Tag Archives: Music

Therapy? interview

So, I got my first shot at an interview for UberRock and who should it be but the the very band I know most about besides Deep Purple. Chuffed as mintballs I was, and so it was out with Word, and my thinking cap on. The results of it can be found here and I have to say I’m quite pleased as Andy Cairns actually properly seemed to engage with the questions. There’s a couple of daft ones but they were still genuine questions which I was curious to hear the answers to. Kakistocracy and Crutch are such good songs.

Other than that, all’s well with the world I guess. Latvia and Lithuania were fun. Flights were easy, and generally it’s all peaceful in my world. It’s bills’r’us time but hey ho. It continues to get me back established in the system and gives me history in the UK, something I’ve not had since 2007! 


Well, this is a turn up for the books. Or rather articles. Seems I’m at least writing a little bit again. I, sometime in the distant past, send off an enquiry as to if I could write a few reviews etc of cds and concerts etc and then promptly forgot about it completely. Then, at 1am I get pinged by the editor. Here’s a starter for 10! Review Sevendust. All I see is War. 

It’s actually pretty damn good (the album not the review). We (the entity formerly known as “wife” constituting the other member) had the chance to see them in Vegas many many moons ago but chose Drowningpool and Flyleaf instead. While I stand by that as a decent decision at the time, I’d be quite happy to go see these lot now. Anyway, if you fancy having a shufti at my musings you can find the article here via Uber Rock! 

Other than that, I guess I’m alive. Life ticks over as normal. No joy finding work which is frankly nuts. 44, fit, healthy, smart, and 2 years of Amazon experience behind me since returning to the UK should be enough to demonstrate that I’m prepared to do what’s needed but.. there’s not much I can do. With only my old Samsung Wave for internet access, and only a 6 month contract on the flat I’m in, it’s actually starting to look a little bleak again. Something needs to manifest quickly, but having applied for nigh on 200 jobs in 90 days… and getting ziltch in return, it’s all a bit soul destroying. Living on £5 a day seems to be beyond the concept of most which is as it should be because it’s simply not doable. Still… it’s clearing the puppyfat from the belly. Positives. The rosacea didn’t help, pretty much rendering me unemployable for anything which I might have been a public face for anyone, but, it’s eased again now. 


I love talking music with people. I get extremely passionate about it. There’s not too much which really stirs my soul but music can. Emotive, I suppose is the word. I’ve never been one for remembering band member names but titles and lyrics seem to stay in for years. The aforementioned local pub (see last blog) has a reasonably well fed jukebox, although it’s not as I thought an internet one. I get almost as much of a kick out of surprising people by knowing the songs they’ve put on as I do having people tap along to mine. Given the age range in there and the fact that some of my music would go down like a lead balloon, I do limit my choices though. Not because I’m concerned as to what people would think of me, but more for the respect of the venue and the customers. I guess it’s the wanting to please thing going on. Banging on a good ear worm and hearing people say “Gods I’ve not heard this in years” gives me far more pleasure than slinging on Rage against the Machine and having the local populous glower at me for 4 minutes!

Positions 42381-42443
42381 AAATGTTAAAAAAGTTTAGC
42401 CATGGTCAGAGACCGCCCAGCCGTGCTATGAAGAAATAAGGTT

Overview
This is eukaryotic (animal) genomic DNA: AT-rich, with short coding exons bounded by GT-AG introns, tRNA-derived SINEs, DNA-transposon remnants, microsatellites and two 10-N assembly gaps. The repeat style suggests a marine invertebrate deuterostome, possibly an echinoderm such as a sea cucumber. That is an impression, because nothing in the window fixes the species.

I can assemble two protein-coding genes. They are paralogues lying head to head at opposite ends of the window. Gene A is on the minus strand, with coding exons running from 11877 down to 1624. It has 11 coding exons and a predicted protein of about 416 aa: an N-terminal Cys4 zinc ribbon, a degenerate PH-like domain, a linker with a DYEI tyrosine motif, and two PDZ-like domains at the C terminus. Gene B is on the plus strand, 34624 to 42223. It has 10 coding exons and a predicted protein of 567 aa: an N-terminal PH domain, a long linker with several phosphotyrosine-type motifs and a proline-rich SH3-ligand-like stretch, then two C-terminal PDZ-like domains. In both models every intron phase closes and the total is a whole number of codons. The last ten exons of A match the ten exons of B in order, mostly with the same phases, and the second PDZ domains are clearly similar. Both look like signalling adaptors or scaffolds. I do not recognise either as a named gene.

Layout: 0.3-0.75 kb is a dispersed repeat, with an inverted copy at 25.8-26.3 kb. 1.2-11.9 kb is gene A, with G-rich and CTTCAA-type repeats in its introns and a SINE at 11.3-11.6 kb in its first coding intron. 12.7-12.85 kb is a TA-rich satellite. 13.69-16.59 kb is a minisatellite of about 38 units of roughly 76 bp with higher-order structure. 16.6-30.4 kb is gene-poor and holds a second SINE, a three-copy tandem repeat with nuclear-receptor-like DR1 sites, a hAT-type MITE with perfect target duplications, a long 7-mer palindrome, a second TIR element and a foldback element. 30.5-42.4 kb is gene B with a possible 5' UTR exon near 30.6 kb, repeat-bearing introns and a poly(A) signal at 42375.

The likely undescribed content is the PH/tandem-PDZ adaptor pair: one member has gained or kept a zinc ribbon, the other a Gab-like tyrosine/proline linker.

I use my music. It’s cathartic. Often it says what I’m thinking but don’t have the words for, or rather, it’s not that I don’t have the words, it’s that my arrangement of them might well not be as skilled as the version I have access to which is already done for me. Some of it is stupid, some of it deep, but it’s rarely without some form of underlying twang. Bat out of Hell exhilarates me. Mother by P Floyd elicits memories of what my own mother did to me as a child, You Little Thief by Fergal Sharkey.. that’s anger and a massive feeling of injustice, and The Ghosts that Haunt me by Crash test Dummies says I’m not scared to show you me… if you’ll take the time to see/read/listen. The list is endless. The skill on the instruments alone on things like Child in Time by Deep Purple, or the 2cellos versions of songs, or indeed Hellsongs versions of classic metal which turn them into something rather beautiful, (See Run to the Hills as an example), could in the right moment bring a tear to the eye.

I wonder if others are the same. What coaxes what from whom? The Alpaca Weebl tune and Giraffe in my Loft… will never fail to make me chuckle. The Dangermouse intro works too. I grin at Prefab Sprout, smile at Colin Hay, struggle with Snow Patrol’s Chasing Cars and the memories attached to the loss of an old friend, and then follow it up with Hurt by Nine inch Nails just to underline what I already understand : Everyone I know, goes away in the end. Another Suitcase in Another Hall tells a story I relate to, and 2 Beds and a Coffee Machine / Tell me there’s a heaven tell a story too, of another old friend and their struggle.